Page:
What is an example of a professional greeting? ›

Here are some formal email greeting examples: "Dear Sir or Madam" "To [insert title]" "To Whom It May Concern"

What is the most professional greeting? ›

  • Hi [Name], This is the most basic, yet formal greeting option for businesses. ...
  • Hello [Name], Using hello is a more formal greeting option. ...
  • Dear [Name], ...
  • Greetings, ...
  • To follow up on our meeting, ...
  • I'm checking in... ...
  • I'm getting back to you in regard to... ...
  • As promised...
Apr 17, 2020

How do you start a professional email sample? ›

If You Need Something Formal
  1. Allow Me to Introduce Myself.
  2. Good afternoon.
  3. Good morning.
  4. How are you?
  5. Hope this email finds you well.
  6. I hope you enjoyed your weekend.
  7. I hope you're doing well.
  8. I hope you're having a great week.

What are 3 examples of salutations? ›

“Good morning / afternoon / evening” “Hello” / “Hi” / “Hey” “How are you?” / “How are you doing?” / “How is it going?” / “How's everything?” “Greetings”

What is a good email opening? ›

Opening Sentence for Email Formal

I hope this email finds you well. Hope you're having a great week so far. Hope you had a lovely weekend. Hope you had a lovely vacation.

What is the best closing salutation? ›

Best regards, Cordially, and Yours respectfully

They are appropriate once you have some knowledge of the person to whom you are writing.

What is a good opening sentence? ›

Start with the chase. A good hook might also be a question or a claim—anything that will elicit an emotional response from a reader. Think about it this way: a good opening sentence is the thing you don't think you can say, but you still want to say. Like, “This book will change your life.”

What are some good opening sentences? ›

First sentence examples
  • The only way to ___.
  • Would you rather have ___ or ___?
  • There are two types of people, ___, and ___.
  • The more you ___, the easier ___ gets.
  • Do you think you understand how to ___? Here is why you're wrong.
  • I always told myself that ___. ...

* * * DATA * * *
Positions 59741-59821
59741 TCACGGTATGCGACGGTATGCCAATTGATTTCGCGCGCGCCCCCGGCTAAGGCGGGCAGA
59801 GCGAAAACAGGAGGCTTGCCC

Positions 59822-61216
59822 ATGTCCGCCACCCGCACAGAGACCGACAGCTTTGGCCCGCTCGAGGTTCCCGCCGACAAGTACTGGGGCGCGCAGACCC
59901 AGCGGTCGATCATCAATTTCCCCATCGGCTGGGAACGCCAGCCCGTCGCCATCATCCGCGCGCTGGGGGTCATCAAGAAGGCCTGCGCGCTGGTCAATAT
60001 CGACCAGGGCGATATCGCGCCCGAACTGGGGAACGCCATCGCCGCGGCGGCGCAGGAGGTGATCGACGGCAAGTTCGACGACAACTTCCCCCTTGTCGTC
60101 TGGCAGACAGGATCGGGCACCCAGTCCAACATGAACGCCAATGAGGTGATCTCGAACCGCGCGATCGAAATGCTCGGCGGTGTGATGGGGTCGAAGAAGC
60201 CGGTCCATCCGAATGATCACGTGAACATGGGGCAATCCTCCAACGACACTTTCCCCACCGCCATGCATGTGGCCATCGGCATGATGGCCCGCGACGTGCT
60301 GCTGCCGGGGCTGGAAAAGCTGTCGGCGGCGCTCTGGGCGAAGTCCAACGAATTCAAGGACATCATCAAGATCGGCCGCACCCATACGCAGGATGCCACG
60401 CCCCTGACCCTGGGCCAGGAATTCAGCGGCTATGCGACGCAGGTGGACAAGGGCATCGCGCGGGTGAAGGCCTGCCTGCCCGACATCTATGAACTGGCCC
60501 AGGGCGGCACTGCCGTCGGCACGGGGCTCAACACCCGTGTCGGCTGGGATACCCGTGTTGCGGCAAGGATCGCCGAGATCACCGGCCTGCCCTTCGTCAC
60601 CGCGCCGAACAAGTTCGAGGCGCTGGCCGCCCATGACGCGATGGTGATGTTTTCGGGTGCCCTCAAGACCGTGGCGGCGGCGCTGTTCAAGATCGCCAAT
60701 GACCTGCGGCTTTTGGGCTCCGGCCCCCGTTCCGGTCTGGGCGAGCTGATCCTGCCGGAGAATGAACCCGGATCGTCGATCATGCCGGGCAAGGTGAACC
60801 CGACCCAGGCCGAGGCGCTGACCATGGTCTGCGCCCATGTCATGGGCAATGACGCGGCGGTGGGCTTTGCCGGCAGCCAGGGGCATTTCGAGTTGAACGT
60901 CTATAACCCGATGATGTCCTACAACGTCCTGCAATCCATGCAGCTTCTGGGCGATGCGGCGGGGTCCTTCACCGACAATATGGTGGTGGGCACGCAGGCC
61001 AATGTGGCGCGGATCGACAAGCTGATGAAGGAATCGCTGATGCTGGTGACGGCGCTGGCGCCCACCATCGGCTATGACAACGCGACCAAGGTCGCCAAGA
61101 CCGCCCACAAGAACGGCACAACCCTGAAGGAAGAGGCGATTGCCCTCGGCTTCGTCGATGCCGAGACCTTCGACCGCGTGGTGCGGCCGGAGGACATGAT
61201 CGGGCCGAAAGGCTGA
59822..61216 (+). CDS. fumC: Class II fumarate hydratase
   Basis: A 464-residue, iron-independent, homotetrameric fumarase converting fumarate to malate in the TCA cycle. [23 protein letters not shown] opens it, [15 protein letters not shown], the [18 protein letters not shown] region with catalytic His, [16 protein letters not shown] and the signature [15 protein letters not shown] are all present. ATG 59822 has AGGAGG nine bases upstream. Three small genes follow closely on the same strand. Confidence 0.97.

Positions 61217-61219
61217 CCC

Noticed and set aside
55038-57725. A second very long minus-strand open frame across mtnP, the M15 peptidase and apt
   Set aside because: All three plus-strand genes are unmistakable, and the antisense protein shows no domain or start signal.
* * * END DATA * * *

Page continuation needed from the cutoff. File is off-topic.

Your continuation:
• Five years ago, I ___.
  • ___ is the perfect way to ___.

How do you show excitement professionally in an email? ›

  1. Use the word “excited” or a synonym. The simplest alternative to using an exclamation point is to describe your excitement. Use a word like “excited” or “thrilled.” A word (or two) is sufficient to indicate excitement. ...
  2. Share your in-depth knowledge of the topic. Think about when you get an email that is personalized.
Jan 25, 2022

What is the most polite greeting? ›

The most respectful greetings are formal ones like "hello," or time-related greetings like "good morning" or "good evening." To make it even more respectful, add the listener's formal title afterwards, like "hello, Mr. or Mrs. ______," or even "hello, sir or ma'am."

How do you greet everyone professionally? ›

Good morning / Good afternoon / Good Evening

When you are greeting a group of people – for example at a meeting – you can also say something such as: Good morning, everyone. I hope you are doing well this morning.

How do you say greetings in a formal way? ›

Formal Ways To Say “Hello”
  1. Good morning/afternoon/evening. These are classic, formal phrases to use when greeting someone, whether it's the first time meeting them or if you've already met them before. ...
  2. Pleased to meet you. ...
  3. It's nice to meet you. ...
  4. It's good to see you. ...
  5. How are you?

How do you start off a professional letter? ›

How to start a professional letter
  1. Include the date. ...
  2. Start with the most appropriate greeting. ...
  3. Use the most professional form of the recipient's name. ...
  4. Begin the letter with an agreeable tone. ...
  5. Open with the purpose of writing the letter.
Feb 25, 2020

What are some examples of professional email? ›

I would like to take a moment to introduce myself and my company. My name is [name] and I am a [job title] at [company name]. Our company provides customers with cutting-edge technology for all their email signature needs. At [company name], there are a number of services we can offer, such as [short list of services].

How do you start an impressive email? ›

Dear (Name), Greetings, or Hi there, (To be used when you don't know the name of the recipient or when you are emailing to company email addresses like '') Hello (Name), [The less formal than a 'dear' and more formal than a 'hi'] Hello Everyone, (When there are multiple recipients)

What is a successful salutation? ›

Dear Mr./Mrs./Ms./Miss/Dr./Professor (etc.) and their last name: This greeting is best when you have a personal and professional relationship with the recipient. The colon in this greeting makes it more formal than a friendly use of “dear.” Mr./Mrs./Ms./Miss/Dr./Professor (etc.)

What can I close instead of sincerely? ›

Alternatives to "Sincerely" and when to use them
  • All my best.
  • Best or Best wishes.
  • Goodbye.
  • Regards or Warm regards.
  • Respectfully.
  • Looking forward to hearing from you.
  • Speak to you soon.
  • Take care.
Sep 29, 2021

How do you end a strongly worded email? ›

Email Sign-off Types
  1. Regards. It can't get any more professional! ...
  2. Best regards. A safe choice when you want to sound friendly towards someone you don't know well.
  3. Warm regards. Another polite way to end your email. ...
  4. Rgrds. ...
  5. Yours sincerely. ...
  6. Best wishes. ...